By Catherine Wagley
By Channing Sargent
By L.A. Weekly critics
By Amanda Lewis
By Catherine Wagley
By Carol Cheh
By Keegan Hamilton
By Bill Raden
How Obama Got His Groove Back is a romp of fitfully amusing political sketches. And when the jokes misfire, or knock you on the head for the fifth time, it doesn't matter much; this jukebox musical has good will to spare.
Director/co-author Derek Jeremiah Reid plays the title role, about a world-weary U.S. prez who'd much rather be on American Idol doing his best Otis Redding imitation than leading the free world.
"Old-school, I know," he quips to Michelle (Constance Reese), who is obsessed with keeping her man out of the hands of his newly hired dance instructor (Natascha Corrigan) and perfecting her weight-loss videos.
3301 Beverly Blvd.
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1000 Fremont Ave.
South Pasadena, CA 91030
Region: Pasadena and vicinity
A very funny subplot has Mitt Romney (Phillip Wilburn) taking improv classes from Greg Gregory (Brent Pope, doubling as North Korean leader Kim Jong-un, who has similar dreams of performing on American Idol). Regardless of whatever line he's fed by his scene partner (Courtney DeCosky), Romney has one, and only one, wooden response: "Hi, I'm Mitt Romney."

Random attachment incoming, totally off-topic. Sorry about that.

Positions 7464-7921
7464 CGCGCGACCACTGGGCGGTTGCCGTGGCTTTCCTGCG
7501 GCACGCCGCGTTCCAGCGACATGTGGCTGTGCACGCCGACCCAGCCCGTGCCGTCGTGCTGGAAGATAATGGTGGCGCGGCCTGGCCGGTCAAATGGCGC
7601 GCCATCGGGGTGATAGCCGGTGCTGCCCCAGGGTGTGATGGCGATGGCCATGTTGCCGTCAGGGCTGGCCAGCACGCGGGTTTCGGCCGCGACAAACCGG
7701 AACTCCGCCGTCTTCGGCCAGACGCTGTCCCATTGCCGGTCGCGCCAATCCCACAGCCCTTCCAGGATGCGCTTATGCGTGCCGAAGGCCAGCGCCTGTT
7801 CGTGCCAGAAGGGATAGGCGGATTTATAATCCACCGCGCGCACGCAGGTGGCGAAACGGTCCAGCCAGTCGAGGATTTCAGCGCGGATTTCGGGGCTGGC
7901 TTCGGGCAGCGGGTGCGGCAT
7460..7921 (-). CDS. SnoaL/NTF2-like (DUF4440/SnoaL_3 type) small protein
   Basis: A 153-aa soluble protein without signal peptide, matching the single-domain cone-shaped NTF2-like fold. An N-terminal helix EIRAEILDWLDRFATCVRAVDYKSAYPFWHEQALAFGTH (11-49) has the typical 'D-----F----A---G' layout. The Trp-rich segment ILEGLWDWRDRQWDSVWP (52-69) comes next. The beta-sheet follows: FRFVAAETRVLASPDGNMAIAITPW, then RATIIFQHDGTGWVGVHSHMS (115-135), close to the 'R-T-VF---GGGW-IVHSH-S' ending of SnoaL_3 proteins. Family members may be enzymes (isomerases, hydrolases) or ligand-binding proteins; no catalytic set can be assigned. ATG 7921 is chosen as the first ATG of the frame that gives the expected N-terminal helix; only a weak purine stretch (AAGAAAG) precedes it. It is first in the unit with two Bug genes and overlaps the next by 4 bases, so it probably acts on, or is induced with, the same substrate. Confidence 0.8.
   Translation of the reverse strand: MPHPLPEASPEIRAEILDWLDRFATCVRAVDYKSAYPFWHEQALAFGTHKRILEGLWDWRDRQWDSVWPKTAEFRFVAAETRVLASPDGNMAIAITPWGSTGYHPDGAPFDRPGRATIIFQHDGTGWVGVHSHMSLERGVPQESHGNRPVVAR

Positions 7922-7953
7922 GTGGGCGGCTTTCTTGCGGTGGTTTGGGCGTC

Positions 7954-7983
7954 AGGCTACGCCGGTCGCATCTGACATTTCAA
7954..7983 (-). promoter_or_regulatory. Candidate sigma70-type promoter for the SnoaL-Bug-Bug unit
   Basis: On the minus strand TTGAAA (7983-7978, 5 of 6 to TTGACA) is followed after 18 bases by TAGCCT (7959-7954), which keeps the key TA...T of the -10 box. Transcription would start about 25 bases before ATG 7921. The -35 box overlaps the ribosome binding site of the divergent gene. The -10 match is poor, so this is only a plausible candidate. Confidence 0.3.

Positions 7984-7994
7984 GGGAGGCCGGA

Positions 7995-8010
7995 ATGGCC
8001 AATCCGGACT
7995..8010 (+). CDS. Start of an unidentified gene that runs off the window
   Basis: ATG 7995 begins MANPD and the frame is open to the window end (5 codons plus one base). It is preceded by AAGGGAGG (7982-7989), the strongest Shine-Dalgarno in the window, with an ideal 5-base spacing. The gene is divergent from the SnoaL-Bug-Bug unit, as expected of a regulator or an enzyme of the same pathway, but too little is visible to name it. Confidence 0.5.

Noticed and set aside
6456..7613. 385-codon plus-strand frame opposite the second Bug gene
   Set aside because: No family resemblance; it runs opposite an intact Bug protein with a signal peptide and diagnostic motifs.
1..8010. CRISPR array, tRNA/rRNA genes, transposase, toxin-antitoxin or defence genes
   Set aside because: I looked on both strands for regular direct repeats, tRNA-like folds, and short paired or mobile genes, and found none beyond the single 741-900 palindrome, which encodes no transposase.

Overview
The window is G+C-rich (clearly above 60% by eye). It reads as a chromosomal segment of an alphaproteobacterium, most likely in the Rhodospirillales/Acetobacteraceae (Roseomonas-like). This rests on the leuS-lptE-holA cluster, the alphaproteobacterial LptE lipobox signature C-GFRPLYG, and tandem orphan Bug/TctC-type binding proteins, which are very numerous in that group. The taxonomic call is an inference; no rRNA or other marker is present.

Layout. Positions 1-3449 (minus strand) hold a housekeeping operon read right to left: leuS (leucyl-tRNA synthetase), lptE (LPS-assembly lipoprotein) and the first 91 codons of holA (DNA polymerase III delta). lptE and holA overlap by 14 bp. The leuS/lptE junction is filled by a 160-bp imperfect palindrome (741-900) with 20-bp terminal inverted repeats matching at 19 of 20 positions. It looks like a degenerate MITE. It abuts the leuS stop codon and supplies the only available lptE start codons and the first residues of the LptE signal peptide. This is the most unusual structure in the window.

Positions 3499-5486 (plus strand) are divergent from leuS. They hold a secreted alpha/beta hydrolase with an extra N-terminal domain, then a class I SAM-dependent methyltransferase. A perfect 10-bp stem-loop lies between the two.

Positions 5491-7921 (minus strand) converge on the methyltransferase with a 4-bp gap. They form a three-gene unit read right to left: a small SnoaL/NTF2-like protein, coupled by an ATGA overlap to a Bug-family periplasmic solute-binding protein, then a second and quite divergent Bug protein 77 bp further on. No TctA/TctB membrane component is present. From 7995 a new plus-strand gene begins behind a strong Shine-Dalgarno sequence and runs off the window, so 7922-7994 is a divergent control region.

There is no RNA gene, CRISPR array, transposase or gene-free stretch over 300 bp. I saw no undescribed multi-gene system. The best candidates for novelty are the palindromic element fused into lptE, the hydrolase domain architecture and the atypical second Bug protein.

Thrown out of class for incompetence, Romney fires the instructor, who doesn't realize that Romney just purchased the improv studio. (Wilburn also does another gorgeous cameo as Donald Trump.)
When Romney and his wife, Ann (DeCosky), are on Fox News, being interviewed by Sarah Palin (Corrigan again), jokes abound about his favorite position being missionary and the pleasures of coming from behind. When Palin asks Ann about accusations that her husband is too stiff, she says that's no problem at all. Yep, old-school.
It's all silly, facile fun, with obvious jokes stating the obvious: Our political system is a farce.
Even if Reid's Obama concludes that he really does have serious responsibilities, it's hard to believe his too-tidy resolve. Maybe it was the way Reid was sliding from Harvard-educated brainiac to James Brown on the turn of a dime. Still, strange as it may seem, it's a good thing the play's serious ending misfires. It keeps the nuttiness on the surface, right where it needs to be.
It doesn't happen very often that a play's imperfection turns out to be its saving grace, but that's the case here. And Reid is terrific in the title role.
THE CITY | By Martin Crimp | Son of Semele Ensemble, 3301 Beverly Blvd. | Fri.-Sat., 8 p.m.; Sun., 5 p.m.; Mon., Sept. 17, 7 p.m.; no perfs Sept. 7-9; through Sept. 23 | (213) 351-3507 | sonofsemele.org
HOW OBAMA GOT HIS GROOVE BACK | Written by Nicholas Zill and Derek Jeremiah Reid | City in a Swamp Productions at Fremont Centre Theatre, 1000 Fremont Ave., South Pasadena | Fri.-Sat., 8 p.m.; Sun., 3 p.m., through Oct. 7 | (866) 811-4111 | fremontcentretheatre.com